The Bangladesh Bank has detected some gross violations in foreign exchange transactions that have raised concerns about money laundering.
The violations have taken place in the following way.
First, letters of credit (LCs) were opened with loans from banks, and the money was transferred abroad to the designated importer's accounts.
But then the importers didn't bother to submit the bills of entry -- the document to prove that the goods actually entered the country. In bankers' opinion, it signifies that the goods did not enter the country and money had taken flight.
This is a major financial irregularity, and this is exactly what is happening right now.
According to BB estimates, about 7 percent of the LCs remains mysteriously unsettled with no bill of entry submitted.
Janata Bank alone shares 3 percent of the LCs or about half of the cases of non-submission involving around $1 billion, and a number of cases relate to one company -- Beximco Fashions.
This major foreign exchange violation has made the BB worried, and it served five warning notices on Janata Bank from January last year to April this year.
But the state-run bank did not pay heed to the central bank's warnings and continued to give LC facilities to Beximco Fashions, violating the rules.
Janata Bank even showed callousness in replying to the BB's warning notices. For instance, it replied to the first notice 61 days after it was served, and took 56 days to respond to the second warning.
In its every reply, the state-run lender said the violation had occurred because their officers were not well-trained about the foreign exchange rules.
On January 25, the central bank served a show-cause notice on Janata Bank, threatening to cancel the state-run bank's authorised dealer licence and impose a penalty of Tk 10 lakh.
Later, Janata Bank was penalised Tk 10 lakh on May 28 as its reply could not satisfy the central bank.
“The bank has been fined Tk 10 lakh for not following the central bank's instructions and for repetition of the same irregularities,” the BB said in its letter to the state-run bank on May 28.
Beximco Fashions, an export-oriented garment company of Beximco Group, opened LCs for imports but could not submit bills of entry to the bank against the imported goods, according to BB findings.
Janata Bank continued to make advance payments against the LCs of the firm despite having overdue bills of entry which is strictly prohibited as per the BB's foreign exchange guidelines.
According to the guidelines, banks will have to ensure that importers don't have bills of entry pending for submission beyond the stipulated period of four months against any advance remittance for imports. If an importer fails to submit its certified invoice of imported goods, it will not be allowed to open any new LCs through banks.
Contacted, Janata Bank Managing Director Md Abdus Salam Azad said Beximco Group made delays in submitting the bills of entry to the bank against its imported goods.
The BB has extended time till September 30 for the Group to match the pending invoice, he said.
According to the BB findings, the overdue bills of Beximco Group with Janata Bank involved about $3.5 million as of April. Of the amount, Beximco Fashions accounted for a significant portion.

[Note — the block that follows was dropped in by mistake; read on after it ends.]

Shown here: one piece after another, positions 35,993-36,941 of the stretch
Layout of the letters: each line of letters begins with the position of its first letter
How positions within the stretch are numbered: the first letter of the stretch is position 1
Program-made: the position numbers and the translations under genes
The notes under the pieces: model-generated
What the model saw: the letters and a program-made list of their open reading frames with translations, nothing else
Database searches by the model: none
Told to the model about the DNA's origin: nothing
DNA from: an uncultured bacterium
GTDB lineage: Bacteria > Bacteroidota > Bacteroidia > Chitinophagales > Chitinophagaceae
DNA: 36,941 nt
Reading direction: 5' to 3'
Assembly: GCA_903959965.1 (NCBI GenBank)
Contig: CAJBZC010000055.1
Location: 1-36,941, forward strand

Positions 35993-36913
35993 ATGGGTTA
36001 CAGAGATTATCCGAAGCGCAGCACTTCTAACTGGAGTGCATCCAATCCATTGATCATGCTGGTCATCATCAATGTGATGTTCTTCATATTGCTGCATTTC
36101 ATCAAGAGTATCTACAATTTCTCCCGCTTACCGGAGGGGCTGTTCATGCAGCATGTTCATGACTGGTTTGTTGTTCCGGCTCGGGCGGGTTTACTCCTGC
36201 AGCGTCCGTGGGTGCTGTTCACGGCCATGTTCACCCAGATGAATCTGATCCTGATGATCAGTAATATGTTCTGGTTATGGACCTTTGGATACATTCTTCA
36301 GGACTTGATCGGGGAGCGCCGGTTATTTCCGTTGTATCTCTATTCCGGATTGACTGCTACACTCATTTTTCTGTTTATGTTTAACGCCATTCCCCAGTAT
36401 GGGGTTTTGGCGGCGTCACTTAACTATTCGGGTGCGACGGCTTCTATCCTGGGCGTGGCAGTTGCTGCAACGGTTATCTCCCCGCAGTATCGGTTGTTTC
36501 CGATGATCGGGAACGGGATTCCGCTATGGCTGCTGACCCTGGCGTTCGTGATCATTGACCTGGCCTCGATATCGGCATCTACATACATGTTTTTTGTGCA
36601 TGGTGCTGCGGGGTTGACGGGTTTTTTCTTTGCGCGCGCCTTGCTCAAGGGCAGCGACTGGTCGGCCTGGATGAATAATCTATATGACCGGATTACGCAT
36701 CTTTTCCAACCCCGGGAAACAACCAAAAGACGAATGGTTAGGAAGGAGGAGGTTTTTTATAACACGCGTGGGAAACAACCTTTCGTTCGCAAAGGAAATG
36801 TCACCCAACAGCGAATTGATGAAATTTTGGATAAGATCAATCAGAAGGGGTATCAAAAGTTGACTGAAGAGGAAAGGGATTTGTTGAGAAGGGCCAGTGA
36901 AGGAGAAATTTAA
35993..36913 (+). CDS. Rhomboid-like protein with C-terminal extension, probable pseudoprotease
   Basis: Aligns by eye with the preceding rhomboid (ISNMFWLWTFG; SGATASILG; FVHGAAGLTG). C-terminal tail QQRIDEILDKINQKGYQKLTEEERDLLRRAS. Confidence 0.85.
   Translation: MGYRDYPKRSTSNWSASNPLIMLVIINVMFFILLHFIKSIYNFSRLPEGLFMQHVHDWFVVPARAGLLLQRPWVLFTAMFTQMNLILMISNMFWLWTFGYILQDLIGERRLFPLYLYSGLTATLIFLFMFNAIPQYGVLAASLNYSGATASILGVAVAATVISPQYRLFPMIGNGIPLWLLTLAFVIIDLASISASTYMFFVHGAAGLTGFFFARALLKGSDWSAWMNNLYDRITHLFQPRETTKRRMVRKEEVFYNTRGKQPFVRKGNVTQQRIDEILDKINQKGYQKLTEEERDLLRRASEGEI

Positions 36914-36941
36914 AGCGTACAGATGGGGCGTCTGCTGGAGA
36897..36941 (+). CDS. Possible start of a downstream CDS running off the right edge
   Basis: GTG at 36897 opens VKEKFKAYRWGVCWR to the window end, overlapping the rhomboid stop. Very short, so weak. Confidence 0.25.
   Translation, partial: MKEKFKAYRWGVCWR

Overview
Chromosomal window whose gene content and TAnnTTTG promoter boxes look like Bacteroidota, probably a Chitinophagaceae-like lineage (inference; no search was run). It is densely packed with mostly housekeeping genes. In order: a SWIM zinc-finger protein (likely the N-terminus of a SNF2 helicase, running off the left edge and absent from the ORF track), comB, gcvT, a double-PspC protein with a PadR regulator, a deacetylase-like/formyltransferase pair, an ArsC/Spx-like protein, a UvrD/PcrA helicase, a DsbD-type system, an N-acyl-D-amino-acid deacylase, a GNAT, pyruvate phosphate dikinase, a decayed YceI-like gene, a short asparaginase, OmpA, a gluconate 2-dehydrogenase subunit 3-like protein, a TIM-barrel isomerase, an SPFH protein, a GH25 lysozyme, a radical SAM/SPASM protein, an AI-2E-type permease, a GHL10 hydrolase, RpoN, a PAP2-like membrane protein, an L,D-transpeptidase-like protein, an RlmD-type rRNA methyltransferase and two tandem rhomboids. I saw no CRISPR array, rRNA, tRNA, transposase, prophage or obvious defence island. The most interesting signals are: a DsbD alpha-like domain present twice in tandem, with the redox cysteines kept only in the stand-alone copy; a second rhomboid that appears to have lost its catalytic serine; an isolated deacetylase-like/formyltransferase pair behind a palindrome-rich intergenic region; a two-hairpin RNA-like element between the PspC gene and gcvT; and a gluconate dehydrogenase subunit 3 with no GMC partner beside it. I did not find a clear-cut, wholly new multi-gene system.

Moreover, the bank opened new LCs of $3.6 million against Beximco Fashions from January last year to April this year though the firm had overdue bills of entry.
An internal audit by the BB raised objection last year against the new LC opening of Beximco Fashions in breach of the rules and asked the department concerned to look into it, according to a source at the BB.
On April 15, Janata Bank sought time extension from the BB to adjust the overdue bills of Beximco Group.
Later, the state-run bank applied to the BB on June 10 for waiving the Tk 10 lakh fine as financial penalty is a serious discredit for its management and board.
Janata Bank's application was placed at the BB board's meeting on Sunday, and the board decided to waive the penalty.
Asked, BB Deputy Governor Abu Hena Mohd Razee Hassan said the board made the decision on condition that the state-run bank would settle the overdue bills of entry.
Contacted, Beximco Group claimed that it had submitted documents to Janata Bank for each consignment.
“The number of part shipments made against individual LCs and the bill of entry against each consignment has to be matched with each LC. Since this matching was not done, there was a discrepancy between Bangladesh Bank records and Janata Bank's record,” it said in an email to this newspaper.
Talking to this correspondent, a top executive of a private bank said it is the bank's responsibility to match the bill of entry against each consignment but the client also has an important role to play in this regard.
M Mahfuzur Rahman, a former executive director of the BB and deputy head of the Bangladesh Financial Intelligence Unit (BFIU), said overdue bills of entry is a serious issue, and trade-based money laundering is taking place through imports.
Analysts have long been demanding probes into whether money laundering is going on in the name of imports, said Khondkar Ibrahim Khaled, an ex-BB deputy governor.
As the central bank has finally detected suspicious imports through Janata Bank, it should go for a detailed investigation in collaboration with the BFIU and the customs department to unearth this type of cases, he said.
In January this year, the Centre for Policy Dialogue, a think-tank, advised the government to investigate whether capital flight has taken place through imports of sugar, edible oil and cotton.
“Despite global price stability of raw cotton and an upturn in the growth of garment exports, the high growth of more than 75 percent in import payments for this item appears to be suspicious,” the CPD said in its latest study “State of the Bangladesh Economy in FY 2017-18”.